For Anand Desai-Barochia, the journey to landing a role of substance – in this case, Janzo in “The Outpost” – was a long and winding road, but like so many things in life, the good always comes to those who wait.
“Being an impatient creative, you always hope it happened faster – quicker,” he said in an exclusive interview with TrunkSpace. “I wont lie, I’m glad it didn’t happen straight away. Now I genuinely appreciate the work I have because it wasn’t handed on a silver plate.”
We recently sat down with Desai-Barochia to discuss post-production llamas, growing with a character, and the joy of eating affordable truffle gnocchi.
TrunkSpace: We previously spoke with your “The Outpost” costars Jessica Green and Jake Stormeon during the series’ Season 1 run. Now that you’ve wrapped up Season 2, what can you tell us about how this show has impacted your life and career the most? Has it brought substantial change to your door?
Desai-Barochia: Firstly (is firstly a word?) I’d like to apologize for your interaction with my cast mates. I know how tedious they can be. Now to the question at hand. “The Outpost” has allowed me the fortunate privilege to now only spend my time on material and projects that truly interest me. Like most actors, before landing something of substance, I had to audition for anything and everything, even if the casting breakdown said “60-year-old Chinese man with a pet llama.” Because, you never know. I’m brown – they could always FX in a llama.
TrunkSpace: Playing Janzo is the longest time you have ever spent with one character on screen. What is that extended journey inhabiting one character like? Has who you understood Janzo to be changed from that moment you first signed on to play him to where he is today throughout the course of Season 2?
Desai-Barochia: Before “The Outpost,” I always thought that I preferred film over TV – purely for the fact I could see a character through from beginning to end. Now in our second season, my thoughts on this are definitely changing. I’m incredibly protective of Janzo – he is a character that has grown as I have. He started off as a shy, intimidating wee soul… just like me.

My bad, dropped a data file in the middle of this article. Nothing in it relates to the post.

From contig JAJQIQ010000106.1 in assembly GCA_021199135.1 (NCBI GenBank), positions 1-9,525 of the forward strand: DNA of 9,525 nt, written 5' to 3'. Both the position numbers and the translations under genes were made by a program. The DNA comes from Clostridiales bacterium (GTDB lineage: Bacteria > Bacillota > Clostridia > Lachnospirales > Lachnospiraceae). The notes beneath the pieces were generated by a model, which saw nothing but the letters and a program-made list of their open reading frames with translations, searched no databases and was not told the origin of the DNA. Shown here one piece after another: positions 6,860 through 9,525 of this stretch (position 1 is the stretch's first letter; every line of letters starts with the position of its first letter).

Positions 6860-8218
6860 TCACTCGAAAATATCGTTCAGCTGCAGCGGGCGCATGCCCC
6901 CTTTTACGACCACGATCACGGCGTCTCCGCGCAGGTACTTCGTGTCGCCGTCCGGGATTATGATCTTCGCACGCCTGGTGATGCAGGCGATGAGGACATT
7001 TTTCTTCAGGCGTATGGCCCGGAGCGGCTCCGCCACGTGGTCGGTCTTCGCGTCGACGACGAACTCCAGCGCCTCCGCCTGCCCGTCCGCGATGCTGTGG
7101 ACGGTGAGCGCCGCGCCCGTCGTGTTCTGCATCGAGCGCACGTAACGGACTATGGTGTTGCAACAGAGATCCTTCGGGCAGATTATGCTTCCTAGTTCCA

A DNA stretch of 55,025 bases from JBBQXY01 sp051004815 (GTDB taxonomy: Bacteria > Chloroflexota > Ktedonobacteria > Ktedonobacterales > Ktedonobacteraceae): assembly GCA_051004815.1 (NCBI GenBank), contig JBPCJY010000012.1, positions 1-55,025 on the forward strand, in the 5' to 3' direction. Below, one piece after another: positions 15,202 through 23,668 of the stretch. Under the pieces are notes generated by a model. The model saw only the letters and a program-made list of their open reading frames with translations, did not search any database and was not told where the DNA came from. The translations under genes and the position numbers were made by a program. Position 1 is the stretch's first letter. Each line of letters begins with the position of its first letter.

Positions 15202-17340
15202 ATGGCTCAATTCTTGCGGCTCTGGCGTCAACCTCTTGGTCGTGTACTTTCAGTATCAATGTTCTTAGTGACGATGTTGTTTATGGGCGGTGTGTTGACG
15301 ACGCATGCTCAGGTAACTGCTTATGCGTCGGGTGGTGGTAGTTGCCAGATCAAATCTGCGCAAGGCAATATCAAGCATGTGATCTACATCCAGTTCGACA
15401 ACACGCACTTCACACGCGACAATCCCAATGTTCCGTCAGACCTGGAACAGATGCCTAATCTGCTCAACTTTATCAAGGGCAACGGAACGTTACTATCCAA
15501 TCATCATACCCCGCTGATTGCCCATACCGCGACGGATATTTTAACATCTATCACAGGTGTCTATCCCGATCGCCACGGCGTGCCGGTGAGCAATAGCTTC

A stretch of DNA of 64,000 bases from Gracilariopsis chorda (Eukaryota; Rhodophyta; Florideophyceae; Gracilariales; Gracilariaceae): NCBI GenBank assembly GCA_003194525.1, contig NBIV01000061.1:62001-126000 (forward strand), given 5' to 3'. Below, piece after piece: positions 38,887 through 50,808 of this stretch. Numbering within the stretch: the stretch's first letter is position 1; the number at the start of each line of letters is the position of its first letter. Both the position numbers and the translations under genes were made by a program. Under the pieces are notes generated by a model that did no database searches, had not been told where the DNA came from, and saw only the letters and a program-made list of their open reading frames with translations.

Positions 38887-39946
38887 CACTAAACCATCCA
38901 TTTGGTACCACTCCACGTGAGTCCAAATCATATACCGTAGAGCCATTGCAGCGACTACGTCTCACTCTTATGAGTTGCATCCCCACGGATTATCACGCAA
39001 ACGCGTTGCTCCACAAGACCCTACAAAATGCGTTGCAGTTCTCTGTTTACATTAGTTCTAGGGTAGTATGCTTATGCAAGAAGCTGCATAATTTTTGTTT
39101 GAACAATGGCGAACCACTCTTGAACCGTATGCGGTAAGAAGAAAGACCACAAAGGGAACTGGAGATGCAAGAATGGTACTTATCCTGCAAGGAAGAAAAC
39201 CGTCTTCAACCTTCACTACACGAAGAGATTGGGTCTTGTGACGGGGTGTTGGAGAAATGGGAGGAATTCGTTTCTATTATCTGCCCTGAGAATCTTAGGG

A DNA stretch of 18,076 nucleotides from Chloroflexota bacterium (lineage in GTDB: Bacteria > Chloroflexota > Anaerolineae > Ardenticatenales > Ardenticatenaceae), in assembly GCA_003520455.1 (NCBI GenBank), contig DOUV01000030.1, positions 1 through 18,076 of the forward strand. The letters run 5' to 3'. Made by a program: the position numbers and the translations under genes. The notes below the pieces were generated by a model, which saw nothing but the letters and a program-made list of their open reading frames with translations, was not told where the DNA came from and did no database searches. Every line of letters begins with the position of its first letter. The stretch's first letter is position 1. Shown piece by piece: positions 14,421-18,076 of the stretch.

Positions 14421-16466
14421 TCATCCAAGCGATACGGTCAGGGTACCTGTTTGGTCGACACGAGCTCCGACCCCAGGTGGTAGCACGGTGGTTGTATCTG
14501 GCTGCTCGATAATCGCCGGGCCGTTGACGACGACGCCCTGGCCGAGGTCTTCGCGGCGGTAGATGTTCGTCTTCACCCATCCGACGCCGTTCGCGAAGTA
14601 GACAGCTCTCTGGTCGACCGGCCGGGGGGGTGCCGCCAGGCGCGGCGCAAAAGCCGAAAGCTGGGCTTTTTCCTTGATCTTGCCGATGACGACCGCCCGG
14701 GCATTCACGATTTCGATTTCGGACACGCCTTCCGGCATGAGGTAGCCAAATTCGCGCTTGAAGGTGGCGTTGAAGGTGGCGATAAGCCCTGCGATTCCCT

I could be wrong, but I do believe our shows’ creators have adapted our roles to the actors that play them. That being said, the more you know your character, the bolder you can be in your choices. The beauty we have as a show is that it is completely original material. The show isn’t based on any film or book series. All of the characters have changed and grown since Season 1.
TrunkSpace: You have said that the writers of “The Outpost” have given you the freedom to help sculpt Janzo and make him your own. What is an element of him that you knew you wanted to bring to life, and that perhaps was not initially intended for the character?
Desai-Barochia: It might have to do with having a British sense of humor – and maybe something our writers at first didn’t intend on, however, the second I read Janzo’s lines in the pilot, I immediately read them as him being extremely dry and blunt. I’ve always seen him like that – now it might not have been how the writers initially saw him but I’m glad they’ve allowed me to run with it.
TrunkSpace: We would imagine it can be both exciting and (possibly) nerve-racking to receive new scripts, not knowing ultimately where your character will go on both his personal journey and the narrative journey within the series. Does a moment come to mind where you were reading a new script and got so excited by what you read that you couldn’t wait to get to set and shoot it?